Featured Testimonial About Creighton University
This is going to be a part of history. I want to do my part and make a difference
20,000 and counting.
It's an incredible number that grows every weekend. Since opening in February, the COVID-19 Community Clinic in the Rasmussen Center — which Creighton is hosting in partnership with the Douglas County Health Department — has administered more than 20,000 vaccines. For each of the past few Saturdays alone, more than 4,500 people have received doses.
It takes a lot of volunteers to run this clinic. More than 1,500 volunteer shifts have been worked so far, with hundreds of Creighton students, faculty, staff and alumni (both from the health sciences and not) helping to get Douglas County vaccinated.
The administration of the vaccine shots themselves wouldn't be possible without the help of our student volunteers from multiple health professions.
Their service to others is saving lives — allowing them to play an essential role in a historic moment, both for Creighton and the country.
We spoke with several of the student volunteers about their experiences at Creighton and working in the vaccine clinic.
‘It Feels Pretty Special’
As guests rolled up their sleeves at one of 24 stations inside the clinic, many expressed their gratefulness to the health sciences students administering the vaccination.
Jack Roberts, a second-year pharmacy student from Sheridan, Wyoming, could certainly understand their enthusiasm. The vaccine not only provides important protection from the deadly virus, but a measure of freedom and a pathway back to normalcy.
But Roberts said he is equally grateful – for this opportunity to serve the community and to hone his professional skills.
“For me and my classmates," he said, "I think a lot of us jump at any opportunity to go out and meet and care for real people. And to be part of a monumental effort to get the Omaha community vaccinated, it feels pretty special.”
Roberts’ goal is to eventually practice in an ambulatory care setting, where he can develop relationships with patients and be part of a health care team. To that end, the hands-on experience at the clinic has been invaluable.
“You really learn things, and they become concrete when you go out and do it,” he said. “I’m thankful that we had the opportunity to be here, and to be able to do this.”
A Call to Serve
For Annie Carter, nursing is a second chapter in a life of service.
Before becoming a student in the College of Nursing’s accelerated one-year program, she was a master sergeant in the U.S. Air Force, serving more than 16 years at the Offutt Air Force Base. She recently retired to fulfill a dream she’s had since she was 15.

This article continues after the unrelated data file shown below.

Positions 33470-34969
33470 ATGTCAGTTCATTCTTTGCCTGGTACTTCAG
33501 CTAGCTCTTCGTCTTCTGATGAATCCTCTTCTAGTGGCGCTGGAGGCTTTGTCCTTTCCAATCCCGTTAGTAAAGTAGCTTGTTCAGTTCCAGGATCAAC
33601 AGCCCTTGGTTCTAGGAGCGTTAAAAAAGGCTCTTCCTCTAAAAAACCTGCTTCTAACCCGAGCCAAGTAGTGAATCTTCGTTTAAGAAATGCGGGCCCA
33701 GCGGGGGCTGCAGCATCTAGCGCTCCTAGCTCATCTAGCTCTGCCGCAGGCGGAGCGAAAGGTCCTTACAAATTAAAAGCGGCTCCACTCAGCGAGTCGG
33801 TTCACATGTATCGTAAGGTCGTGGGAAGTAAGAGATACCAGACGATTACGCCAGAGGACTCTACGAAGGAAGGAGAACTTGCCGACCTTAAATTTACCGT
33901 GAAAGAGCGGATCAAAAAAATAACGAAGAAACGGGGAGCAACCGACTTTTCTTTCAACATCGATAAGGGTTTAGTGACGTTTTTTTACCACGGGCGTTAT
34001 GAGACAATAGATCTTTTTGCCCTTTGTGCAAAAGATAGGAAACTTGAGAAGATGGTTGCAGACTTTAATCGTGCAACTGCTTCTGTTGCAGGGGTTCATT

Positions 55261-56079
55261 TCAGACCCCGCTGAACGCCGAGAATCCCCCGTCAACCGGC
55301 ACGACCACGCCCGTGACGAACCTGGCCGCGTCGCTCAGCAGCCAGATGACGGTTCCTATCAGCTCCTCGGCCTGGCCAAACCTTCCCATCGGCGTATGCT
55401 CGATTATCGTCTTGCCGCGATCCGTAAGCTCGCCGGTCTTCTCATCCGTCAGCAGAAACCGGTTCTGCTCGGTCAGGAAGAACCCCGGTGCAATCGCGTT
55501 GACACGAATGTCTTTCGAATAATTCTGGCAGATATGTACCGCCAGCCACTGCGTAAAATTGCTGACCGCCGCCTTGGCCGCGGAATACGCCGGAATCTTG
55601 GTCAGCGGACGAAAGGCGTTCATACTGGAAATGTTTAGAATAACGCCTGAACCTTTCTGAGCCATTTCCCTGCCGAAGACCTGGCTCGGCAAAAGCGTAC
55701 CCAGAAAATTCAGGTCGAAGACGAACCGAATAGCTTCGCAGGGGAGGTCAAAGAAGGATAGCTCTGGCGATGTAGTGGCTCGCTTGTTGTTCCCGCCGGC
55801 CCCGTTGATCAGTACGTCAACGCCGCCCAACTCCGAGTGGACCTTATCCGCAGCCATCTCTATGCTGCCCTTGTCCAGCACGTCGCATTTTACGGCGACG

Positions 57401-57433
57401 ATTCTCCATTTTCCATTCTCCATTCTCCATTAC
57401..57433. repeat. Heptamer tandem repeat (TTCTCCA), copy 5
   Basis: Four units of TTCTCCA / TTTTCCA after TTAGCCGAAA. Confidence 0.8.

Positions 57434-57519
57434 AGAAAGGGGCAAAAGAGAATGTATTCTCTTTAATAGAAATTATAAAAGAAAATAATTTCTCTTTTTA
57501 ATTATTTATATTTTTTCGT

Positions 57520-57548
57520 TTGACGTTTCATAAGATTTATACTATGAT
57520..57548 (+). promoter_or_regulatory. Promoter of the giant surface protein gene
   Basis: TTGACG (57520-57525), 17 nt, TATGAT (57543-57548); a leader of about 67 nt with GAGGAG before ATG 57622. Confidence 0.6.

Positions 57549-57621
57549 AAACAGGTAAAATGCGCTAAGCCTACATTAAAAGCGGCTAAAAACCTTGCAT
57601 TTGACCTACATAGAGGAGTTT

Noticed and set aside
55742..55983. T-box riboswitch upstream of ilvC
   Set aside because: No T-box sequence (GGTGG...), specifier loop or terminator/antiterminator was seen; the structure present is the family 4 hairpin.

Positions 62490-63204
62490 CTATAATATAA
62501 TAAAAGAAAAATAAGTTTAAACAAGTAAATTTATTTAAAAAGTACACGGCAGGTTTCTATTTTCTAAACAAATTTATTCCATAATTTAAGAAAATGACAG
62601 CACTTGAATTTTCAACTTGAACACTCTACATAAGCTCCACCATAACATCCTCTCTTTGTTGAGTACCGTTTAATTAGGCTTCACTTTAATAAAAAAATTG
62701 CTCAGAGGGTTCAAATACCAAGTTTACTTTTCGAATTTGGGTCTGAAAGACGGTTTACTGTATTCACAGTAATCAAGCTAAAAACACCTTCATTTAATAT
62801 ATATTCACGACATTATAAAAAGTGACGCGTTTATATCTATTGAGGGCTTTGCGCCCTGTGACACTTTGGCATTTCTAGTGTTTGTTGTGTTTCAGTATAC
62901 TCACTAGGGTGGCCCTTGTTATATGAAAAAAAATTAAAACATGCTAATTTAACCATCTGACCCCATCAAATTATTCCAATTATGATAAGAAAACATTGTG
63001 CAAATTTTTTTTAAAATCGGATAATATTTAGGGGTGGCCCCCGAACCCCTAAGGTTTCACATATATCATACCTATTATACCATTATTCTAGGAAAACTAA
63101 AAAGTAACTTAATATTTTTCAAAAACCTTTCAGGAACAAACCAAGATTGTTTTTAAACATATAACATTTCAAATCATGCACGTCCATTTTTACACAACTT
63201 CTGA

She chose Creighton for her nursing degree because the University's Jesuit values align strongly with her passion for serving the community.
“And this right here,” Carter said, gesturing to the clinic around her, “is another example of Creighton serving the community and helping as many people as we can.”
In addition to her growing health care skills, Carter has brought to the clinic a fluency in two languages that aren’t English.
In the Air Force, she served as an airborne cryptologic language analyst for Spanish and Mandarin Chinese.
“For all the different people coming into the clinic,” she said, “it’s been great to help diverse populations of patients with their native language. I’m so happy to help people get their vaccines.”
‘A Part of History’
Josie Partridge, a first-year pharmacy student from Castle Rock, Washington, has volunteered at the clinic almost every Saturday so far, and she’s excited to do more.
“I think I’m going to be here as long as this is open,” Partridge said. “It’s so much fun to be here, and to be a part of history. I know I’m doing my part. It may be a little part, but I’m trying to make a difference.”
In addition to volunteering at the clinic, Partridge juggles school and a job at the Hy-Vee pharmacy in Papillion, Nebraska. Volunteering at the clinic, she said, has helped her be more comfortable interacting with patients at the pharmacy.
“It’s been good to practice talking to patients because sometimes I know that I get a little nervous,” Partridge said.
Administering anywhere from 65 to 80 shots at each clinic has also given her more confidence in that skill.
“I really love seeing the patients come through and say, ‘I’m so excited to get my vaccine!'
“It’s really rewarding. I know eventually, one day, I want to tell my grandchildren, ‘Yeah, I gave out a bunch of COVID shots.’
‘I Want to Get Everyone Back to Normal’